I went through the entire list of past students digital projects on student engagement techniques and watched every one of them. I gained so much knowledge from them all. I have chosen to share 4 of the digital projects that I feel I could use while instructing my program.
One Minute Papers – Cynthia Grant
I really enjoyed this digital project on the One Minute Paper and plan on using this student engagement technique in the future. Here’s how it works.
At the end of the class students are given papers with 2 questions on it.
- What is the main point that you learned in class today?
- What is your biggest question leaving class today?
Students leave papers on the instructors desk at the end of class for participation marks. Papers are done anonymously. Information is then posted online within a few days for students to access. It gives students time to reflect and think about it a high level. It helps students to retain knowledge and enhances the learning process. Instructors can use the minute papers for feedback on their teaching and look at more effective teaching methods if needed.
I have heard of the One Minute Paper, but I’ve never used it. I think that this is a great student engagement technique. It’s a simple and easy technique to implement into any classroom. While showing a benefit to both student and instructor, it’s a winner!
Think-Pair-Share – Andrea McKenzie
I had never heard of this student engagement technique either. I think it would work well to encourage students to participate in discussions.
The instructor poses questions to the students to think on their own for about 2 mins. Students pair up for 2-5 mins to discuss their answer and together select the best answer to share with the class. Use open-ended questions so that students can recall the information and understand, analyze it and evaluate it. Maximum 4 students per group so that all answers are easily shared.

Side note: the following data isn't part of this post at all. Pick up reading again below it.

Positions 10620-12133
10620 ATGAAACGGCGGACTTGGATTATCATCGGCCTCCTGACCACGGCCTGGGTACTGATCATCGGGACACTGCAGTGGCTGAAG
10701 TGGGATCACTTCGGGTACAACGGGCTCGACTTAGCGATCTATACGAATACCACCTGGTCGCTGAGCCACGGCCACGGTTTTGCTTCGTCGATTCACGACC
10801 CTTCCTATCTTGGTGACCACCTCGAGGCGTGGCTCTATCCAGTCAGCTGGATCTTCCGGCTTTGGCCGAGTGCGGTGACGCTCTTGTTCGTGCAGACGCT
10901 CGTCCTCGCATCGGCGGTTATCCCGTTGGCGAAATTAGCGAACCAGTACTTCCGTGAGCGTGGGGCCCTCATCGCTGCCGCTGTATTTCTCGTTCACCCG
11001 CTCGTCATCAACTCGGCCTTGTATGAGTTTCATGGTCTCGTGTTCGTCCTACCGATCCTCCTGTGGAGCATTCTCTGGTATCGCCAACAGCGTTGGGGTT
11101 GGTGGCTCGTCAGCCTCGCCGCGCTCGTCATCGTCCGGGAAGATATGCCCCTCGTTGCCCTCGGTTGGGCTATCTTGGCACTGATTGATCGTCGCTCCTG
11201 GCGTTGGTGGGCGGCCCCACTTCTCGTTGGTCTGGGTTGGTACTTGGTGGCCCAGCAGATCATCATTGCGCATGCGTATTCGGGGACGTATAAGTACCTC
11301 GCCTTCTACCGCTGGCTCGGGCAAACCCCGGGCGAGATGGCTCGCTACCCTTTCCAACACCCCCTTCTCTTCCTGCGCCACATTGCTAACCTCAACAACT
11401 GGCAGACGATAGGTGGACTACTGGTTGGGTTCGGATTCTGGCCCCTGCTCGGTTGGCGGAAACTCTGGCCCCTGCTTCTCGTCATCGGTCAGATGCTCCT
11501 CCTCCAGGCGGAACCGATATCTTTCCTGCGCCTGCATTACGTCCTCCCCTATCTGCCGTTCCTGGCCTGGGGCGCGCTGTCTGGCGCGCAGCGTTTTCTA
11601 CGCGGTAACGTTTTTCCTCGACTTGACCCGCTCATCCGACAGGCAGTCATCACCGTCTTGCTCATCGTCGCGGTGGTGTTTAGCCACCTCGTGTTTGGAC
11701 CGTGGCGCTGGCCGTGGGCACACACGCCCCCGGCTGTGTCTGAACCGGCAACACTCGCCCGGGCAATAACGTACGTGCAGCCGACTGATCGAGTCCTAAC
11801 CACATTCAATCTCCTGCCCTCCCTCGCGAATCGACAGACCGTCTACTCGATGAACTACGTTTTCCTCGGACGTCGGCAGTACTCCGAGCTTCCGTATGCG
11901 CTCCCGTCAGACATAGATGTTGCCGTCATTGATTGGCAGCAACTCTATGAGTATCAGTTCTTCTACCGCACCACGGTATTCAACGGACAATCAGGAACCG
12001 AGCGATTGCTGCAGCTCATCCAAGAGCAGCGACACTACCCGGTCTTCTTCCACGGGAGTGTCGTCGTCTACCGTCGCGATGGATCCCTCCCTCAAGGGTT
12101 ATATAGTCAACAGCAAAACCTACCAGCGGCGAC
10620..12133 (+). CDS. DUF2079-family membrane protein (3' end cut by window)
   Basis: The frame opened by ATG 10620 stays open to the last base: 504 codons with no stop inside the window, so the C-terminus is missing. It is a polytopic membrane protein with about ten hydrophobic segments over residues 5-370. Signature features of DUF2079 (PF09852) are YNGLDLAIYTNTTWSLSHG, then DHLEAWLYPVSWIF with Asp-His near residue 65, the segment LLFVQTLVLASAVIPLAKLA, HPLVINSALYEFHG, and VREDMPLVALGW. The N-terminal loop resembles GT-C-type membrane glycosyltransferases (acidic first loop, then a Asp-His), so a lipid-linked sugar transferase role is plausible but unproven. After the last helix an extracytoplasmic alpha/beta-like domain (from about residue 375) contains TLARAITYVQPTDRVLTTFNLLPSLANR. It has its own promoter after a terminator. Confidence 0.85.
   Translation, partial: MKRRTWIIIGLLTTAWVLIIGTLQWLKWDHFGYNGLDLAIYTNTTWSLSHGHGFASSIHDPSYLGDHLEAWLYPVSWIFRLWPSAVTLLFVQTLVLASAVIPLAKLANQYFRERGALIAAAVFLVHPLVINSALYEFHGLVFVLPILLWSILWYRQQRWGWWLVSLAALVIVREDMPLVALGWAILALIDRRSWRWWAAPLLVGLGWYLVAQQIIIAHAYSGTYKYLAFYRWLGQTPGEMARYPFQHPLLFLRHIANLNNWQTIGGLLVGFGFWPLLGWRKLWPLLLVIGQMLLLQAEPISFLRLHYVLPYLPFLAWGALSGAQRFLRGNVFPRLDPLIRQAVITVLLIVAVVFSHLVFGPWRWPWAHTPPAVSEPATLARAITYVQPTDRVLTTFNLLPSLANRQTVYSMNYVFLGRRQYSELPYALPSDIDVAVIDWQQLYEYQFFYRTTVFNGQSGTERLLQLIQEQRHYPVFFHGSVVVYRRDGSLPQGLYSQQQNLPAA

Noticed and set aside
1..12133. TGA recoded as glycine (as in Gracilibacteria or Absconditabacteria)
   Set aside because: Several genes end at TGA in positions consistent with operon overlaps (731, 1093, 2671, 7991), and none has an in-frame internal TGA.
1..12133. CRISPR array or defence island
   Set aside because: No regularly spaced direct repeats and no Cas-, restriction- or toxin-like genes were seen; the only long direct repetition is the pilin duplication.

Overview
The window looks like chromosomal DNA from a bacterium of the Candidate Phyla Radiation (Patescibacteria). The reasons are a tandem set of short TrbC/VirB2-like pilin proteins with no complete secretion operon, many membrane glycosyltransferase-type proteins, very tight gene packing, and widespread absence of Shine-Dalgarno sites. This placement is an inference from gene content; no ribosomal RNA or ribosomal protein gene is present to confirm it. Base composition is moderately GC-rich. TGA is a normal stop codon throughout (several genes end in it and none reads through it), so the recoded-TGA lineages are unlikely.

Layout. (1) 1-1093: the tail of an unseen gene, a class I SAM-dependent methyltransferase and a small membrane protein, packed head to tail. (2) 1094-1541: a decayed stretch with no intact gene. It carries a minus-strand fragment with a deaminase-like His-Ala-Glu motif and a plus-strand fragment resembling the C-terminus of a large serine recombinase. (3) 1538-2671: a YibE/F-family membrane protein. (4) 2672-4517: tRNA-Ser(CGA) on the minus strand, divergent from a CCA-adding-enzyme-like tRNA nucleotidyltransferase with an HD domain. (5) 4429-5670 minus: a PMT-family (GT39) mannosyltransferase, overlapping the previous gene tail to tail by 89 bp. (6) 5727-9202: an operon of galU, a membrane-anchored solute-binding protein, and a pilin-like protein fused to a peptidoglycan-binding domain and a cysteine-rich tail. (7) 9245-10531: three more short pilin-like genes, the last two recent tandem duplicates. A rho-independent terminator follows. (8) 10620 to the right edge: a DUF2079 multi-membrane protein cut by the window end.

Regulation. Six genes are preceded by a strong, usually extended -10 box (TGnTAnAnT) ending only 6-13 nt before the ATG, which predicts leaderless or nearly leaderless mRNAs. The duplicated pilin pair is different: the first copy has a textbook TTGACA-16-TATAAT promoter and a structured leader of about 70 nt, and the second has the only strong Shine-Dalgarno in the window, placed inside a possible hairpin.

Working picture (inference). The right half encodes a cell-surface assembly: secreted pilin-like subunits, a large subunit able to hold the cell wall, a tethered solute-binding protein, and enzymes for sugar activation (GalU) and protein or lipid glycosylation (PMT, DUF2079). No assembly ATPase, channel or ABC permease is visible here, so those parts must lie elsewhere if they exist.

Pros – Not much prep work or time needed & engages the entire class in discussions. Increases student motivation through personal interaction learning from their peers. Engaging in collaborative learning which is proven to increase learning.
Cons – Students need to be motivated to take part in the learning and the sharing. Use ideas to motivate students-use interesting questions, news articles, cartoons or quotes. You could use student inspired questions or use exam questions.
Another great student engagement technique that I’ve never used. I like the simple, easy to use, no prep techniques. This would encourage quieter students to participate by starting with groups of up to four and then sharing with the entire class.
The Flipped Classroom – Shelly Cantelo
I had never heard of the Flipped Classroom until this PIDP 3250 course. It’s definitely a good student engagement technique to consider, now that I’m aware of all of the benefits. When I first began instructing, I was searching for other techniques to consider, but I had no idea that this even existed.